3. A postcard signed by Mohandas Gandhi - $11,067
An autograph postcard to the opera singer Marie Antoinette Sher-Gil, whose daughter, the painter Amrita Sher-Gil, had died on the 5 December 1941: “Dear Sister, I was sorry to learn about your daughter's death. May God give you strength to bear the loss.”

4. Beschreibung und Abbildung der kunstlichen Nester und Eier der Vogel, welche inder Schweiz, in Deutschland und den Angranzenden Handern Bruten by Heinrich Rudolf Schinz - $10,325
A book depicting birds’ eggs and nests in Germany and Switzerland, published in Zurich in 1819 with 74 full-page hand-colored engravings. A very rare book.

Box of Pin-Ups by David Bailey
Postcard signed by Gandhi



5. Twenty five books from an exhibition at the Rhode Island School of Design by Dieter Roth - $10,000
Roth (1930-1998) was a Swiss artist known for art delivered in the form of books. The 1986 exhibition was simply called ‘Dieter Roth at The Rhode Island School of Design’. Roth had been a teacher at the college in the mid-1960s. The collection was given to a former faculty member who was a friend of the artist. Each book has a hole through the entire binding near the top left hand corner. Roth usually hung his ‘artist books’ from chains suspended from the ceiling. Some of the books are signed or inscribed.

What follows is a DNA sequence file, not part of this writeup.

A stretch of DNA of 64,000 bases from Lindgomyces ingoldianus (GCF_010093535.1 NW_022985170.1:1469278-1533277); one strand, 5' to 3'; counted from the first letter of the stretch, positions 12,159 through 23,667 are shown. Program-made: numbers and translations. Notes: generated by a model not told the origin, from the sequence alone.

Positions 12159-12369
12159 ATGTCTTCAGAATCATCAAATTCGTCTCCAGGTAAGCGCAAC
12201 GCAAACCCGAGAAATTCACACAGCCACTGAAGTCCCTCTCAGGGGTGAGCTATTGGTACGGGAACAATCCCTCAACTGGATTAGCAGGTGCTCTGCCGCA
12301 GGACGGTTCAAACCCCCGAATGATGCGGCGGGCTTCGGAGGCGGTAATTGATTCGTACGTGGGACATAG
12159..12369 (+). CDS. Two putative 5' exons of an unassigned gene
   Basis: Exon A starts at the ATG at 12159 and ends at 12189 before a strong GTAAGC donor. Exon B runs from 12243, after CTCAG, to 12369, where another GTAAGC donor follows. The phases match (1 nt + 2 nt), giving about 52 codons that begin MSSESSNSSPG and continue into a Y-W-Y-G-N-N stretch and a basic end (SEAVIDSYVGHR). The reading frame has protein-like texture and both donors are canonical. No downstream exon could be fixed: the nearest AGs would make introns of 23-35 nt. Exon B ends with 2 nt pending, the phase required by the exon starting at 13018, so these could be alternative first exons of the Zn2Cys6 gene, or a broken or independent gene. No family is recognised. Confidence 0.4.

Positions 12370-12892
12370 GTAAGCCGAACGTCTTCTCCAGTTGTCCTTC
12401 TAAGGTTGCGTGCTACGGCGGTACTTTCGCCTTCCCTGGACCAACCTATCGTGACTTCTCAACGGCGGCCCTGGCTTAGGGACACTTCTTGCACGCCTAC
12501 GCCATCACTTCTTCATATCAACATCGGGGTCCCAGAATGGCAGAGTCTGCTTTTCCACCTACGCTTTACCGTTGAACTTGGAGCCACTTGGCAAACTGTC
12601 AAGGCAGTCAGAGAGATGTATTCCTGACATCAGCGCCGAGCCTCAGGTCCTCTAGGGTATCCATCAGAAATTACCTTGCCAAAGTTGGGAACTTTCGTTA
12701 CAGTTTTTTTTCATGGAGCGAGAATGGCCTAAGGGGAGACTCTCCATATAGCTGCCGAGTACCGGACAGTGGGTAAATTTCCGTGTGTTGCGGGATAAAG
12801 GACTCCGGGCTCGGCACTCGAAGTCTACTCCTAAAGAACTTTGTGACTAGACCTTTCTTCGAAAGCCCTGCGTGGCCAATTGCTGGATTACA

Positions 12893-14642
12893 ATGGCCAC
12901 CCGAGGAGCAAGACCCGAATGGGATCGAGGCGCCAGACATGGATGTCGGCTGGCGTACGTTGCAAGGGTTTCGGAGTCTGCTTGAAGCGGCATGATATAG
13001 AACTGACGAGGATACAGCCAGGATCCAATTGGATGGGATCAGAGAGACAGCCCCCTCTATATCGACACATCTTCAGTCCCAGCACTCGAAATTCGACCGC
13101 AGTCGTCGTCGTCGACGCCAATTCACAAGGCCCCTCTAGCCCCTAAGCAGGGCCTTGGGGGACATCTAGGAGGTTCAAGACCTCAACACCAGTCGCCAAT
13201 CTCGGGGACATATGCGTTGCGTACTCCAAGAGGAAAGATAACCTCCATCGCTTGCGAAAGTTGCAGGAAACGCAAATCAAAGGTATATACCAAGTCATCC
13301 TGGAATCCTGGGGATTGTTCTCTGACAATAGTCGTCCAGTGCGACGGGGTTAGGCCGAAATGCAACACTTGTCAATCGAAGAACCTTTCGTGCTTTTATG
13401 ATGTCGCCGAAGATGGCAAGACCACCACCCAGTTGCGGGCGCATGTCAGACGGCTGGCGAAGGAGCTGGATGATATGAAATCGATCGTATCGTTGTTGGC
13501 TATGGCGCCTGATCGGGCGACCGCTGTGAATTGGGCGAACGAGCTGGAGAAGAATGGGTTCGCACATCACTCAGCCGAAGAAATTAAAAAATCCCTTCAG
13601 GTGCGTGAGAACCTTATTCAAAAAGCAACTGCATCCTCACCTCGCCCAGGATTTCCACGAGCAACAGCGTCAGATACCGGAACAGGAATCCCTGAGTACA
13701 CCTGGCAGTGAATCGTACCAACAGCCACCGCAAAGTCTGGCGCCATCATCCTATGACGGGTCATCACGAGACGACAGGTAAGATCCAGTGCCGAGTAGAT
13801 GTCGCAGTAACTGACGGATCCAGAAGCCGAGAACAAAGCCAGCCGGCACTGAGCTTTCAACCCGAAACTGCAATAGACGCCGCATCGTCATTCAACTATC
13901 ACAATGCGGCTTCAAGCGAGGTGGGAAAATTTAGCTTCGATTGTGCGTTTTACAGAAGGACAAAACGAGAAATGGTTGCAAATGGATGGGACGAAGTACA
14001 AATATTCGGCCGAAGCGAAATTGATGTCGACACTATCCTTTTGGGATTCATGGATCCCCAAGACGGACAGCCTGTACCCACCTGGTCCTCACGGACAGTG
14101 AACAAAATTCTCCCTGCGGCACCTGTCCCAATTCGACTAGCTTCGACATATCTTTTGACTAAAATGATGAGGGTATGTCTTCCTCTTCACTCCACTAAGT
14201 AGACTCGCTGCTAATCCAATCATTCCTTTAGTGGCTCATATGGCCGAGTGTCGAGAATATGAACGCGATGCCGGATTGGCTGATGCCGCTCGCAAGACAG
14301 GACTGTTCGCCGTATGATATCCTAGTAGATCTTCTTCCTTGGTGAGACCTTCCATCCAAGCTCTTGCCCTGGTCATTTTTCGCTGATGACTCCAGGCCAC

6. Oeuvres Completes de Voltaire (70 vols) - $9,198
The complete works of Voltaire, France’s great writer, philosopher and thinker (1694-1778). His real name was François-Marie Arouet. Printed between 1784 and 1789, these books in French are bound in full mottled calf.


One Hundred Years of Solitude by Gabriel García Márquez
One Hundred Years of Solitude by Gabriel García Márquez

7. One Hundred Years of Solitude by Gabriel García Márquez - $8,500
A first edition, first printing, in fine condition, inscribed by the author. Márquez died on 17 April, sparking interest in rare copies of his books. Three other books by Gabriel García Márquez sold for prices in excess of $1,000 following his death. One Hundred Years of Solitude was published in 1970 by Harper.

8.= The Story of the Glittering Plain by William Morris - $7,500
The first book printed at Morris’ Kelmscott Press in 1891. One of 200 copies. It contains the engraved bookplate of William Morris Society co-founder Freeman Bass. Bound in stiff vellum with gilt lettering on the spine. A fine copy, The Story of the Glittering Plain is a fantasy novel.

8.= A Good Man Is Hard to Find by Flannery O’Connor - $7,500
A fine first edition signed by the author on the title page, complete with its dust jacket. Published in 1955, this is an advance review copy with a review slip. A Good Man Is Hard to Find is a collection of short stories.

10. The Works of Shakespeare (15 vols) - $6,639
Edited by Howard Staunton with illustrations by Sir John Gilbert. Published in 1881 by Routledge, bound by the master binder Joseph Zaehnsdorf in burgundy morocco.


   

George Smiley or James Bond?